Coyote Summit, Lincoln County, NV, USA - Red Flag 11-3, February-March 2011

Back in February, Red Flag 11-3 presented itself with an opportunity to catch some of the players low-level. With RAF Tornado GR.4s and USAF A-10s, both well known for keeping in the weeds, and no real exotic visitors, this would prove a good opportunity of off-base shooting.

For this exercise I spent a total of six days, three days each over two trips, in order to spend more time away from the airfield than normal. The first day was on base where we got to assess launch times and the players for this Flag.

The next day we went on a trip out to the edge of the ranges. It's a five hour round-trip drive to get to that area, so basically you are committed to do no shooting at Nellis. Cellphone service is usually lost within ten minutes of leaving the highway, so it's always a good idea that you don't travel alone, something I've done in the past and almost come a cropper - but that's another story!

We bagged a couple of A-10s in and out plus Tornado GR.4 "Shiny Two" transiting back to Nellis. We didn't see any Tornados going into the ranges, and this is because there are numerous routes in and out, so it's easily possible to not see any aircraft even though they routed your way. They can be a couple of miles away across the plain, where you can see them, but too far away for photos, or they can be to your east in another canyon all together, and you wont hear or see them. I've had many blank days out here.

Two weeks later and I was back, this was a three week exercise, and on day one I was back out at the edge of the ranges. A couple of A-10s inbound and a solitary Tornado outbound and that was our day.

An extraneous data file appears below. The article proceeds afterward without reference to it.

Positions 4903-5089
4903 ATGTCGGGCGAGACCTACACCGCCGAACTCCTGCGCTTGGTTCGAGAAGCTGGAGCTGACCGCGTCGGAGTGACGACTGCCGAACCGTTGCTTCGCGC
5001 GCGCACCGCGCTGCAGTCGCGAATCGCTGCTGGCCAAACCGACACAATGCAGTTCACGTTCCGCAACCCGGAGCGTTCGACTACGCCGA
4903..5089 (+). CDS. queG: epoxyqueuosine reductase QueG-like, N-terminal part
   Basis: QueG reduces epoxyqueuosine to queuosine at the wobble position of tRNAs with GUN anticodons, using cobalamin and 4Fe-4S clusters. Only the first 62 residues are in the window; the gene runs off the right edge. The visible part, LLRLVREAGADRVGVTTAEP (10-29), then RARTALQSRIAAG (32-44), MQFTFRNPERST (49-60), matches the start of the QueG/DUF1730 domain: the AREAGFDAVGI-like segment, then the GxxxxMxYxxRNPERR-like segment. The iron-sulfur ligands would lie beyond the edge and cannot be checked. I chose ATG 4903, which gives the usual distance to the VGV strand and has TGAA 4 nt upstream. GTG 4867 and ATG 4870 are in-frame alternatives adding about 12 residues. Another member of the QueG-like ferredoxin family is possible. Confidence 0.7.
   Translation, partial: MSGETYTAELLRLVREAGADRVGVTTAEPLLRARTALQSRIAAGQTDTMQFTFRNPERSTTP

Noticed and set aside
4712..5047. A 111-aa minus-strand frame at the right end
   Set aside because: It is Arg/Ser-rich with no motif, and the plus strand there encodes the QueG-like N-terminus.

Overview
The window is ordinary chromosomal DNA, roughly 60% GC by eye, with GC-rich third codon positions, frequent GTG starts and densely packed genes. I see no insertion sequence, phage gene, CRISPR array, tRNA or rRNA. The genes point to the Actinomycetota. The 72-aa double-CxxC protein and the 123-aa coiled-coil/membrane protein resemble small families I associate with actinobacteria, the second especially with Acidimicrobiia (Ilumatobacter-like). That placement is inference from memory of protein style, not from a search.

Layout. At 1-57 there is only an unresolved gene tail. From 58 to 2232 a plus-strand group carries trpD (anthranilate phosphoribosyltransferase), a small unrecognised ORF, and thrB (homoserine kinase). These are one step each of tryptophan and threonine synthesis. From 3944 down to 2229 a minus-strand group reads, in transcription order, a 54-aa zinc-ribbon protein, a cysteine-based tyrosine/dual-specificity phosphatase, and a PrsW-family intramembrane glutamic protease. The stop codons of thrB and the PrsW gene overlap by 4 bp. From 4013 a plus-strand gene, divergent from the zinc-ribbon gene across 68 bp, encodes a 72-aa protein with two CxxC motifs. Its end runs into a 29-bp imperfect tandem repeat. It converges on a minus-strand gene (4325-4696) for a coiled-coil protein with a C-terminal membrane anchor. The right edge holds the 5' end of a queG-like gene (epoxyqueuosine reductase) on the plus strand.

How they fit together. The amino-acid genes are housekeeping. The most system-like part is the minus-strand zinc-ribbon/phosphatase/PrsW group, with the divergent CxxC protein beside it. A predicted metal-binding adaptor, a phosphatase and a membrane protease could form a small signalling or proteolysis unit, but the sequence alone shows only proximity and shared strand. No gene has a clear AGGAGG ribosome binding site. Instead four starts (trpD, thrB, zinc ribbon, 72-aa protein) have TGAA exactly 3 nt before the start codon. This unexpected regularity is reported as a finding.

This time around climbed a different hill, thanks to Kev, who, the following week, had accidentally ascended the wrong hill. We decided to take a chance and did a probe of this new hill and found it better than our normal place, so nice one Kev!

My last day and it was back again to the edge of the ranges, this time we were four people in total. Being early we decided to have a coffee and burger at the ever quirky Little A'Le'Inn.

By this time in the exercise the pilots from the Red Devils knew where we were standing, after noticing us on previous flights and being tipped off by Neil. (Thanks Neil!)

We had a flight of four aircraft home in on us and loiter in a racetrack for perhaps 15 minutes before they flew to their time-on-target inside the ranges.

On their recovery we were treated to a single ship fly-by. As we descended the mountain, camera equipment packed away, I spied a dot on the horizon next to the adjacent hill. At first glance it looked like a helicopter as it was stationary, but a millisecond later it was obviously a Tornado, in the weeds below us, wings swept fully back and in burner. We all missed the shot but it was a great sight to see.

That last day is by no means typical, in fact I'd venture that it was a one-off, but if you are willing to spend a day or two away from the airfield, you may be rewarded with some low-level action - of course you may come away with nothing at all.

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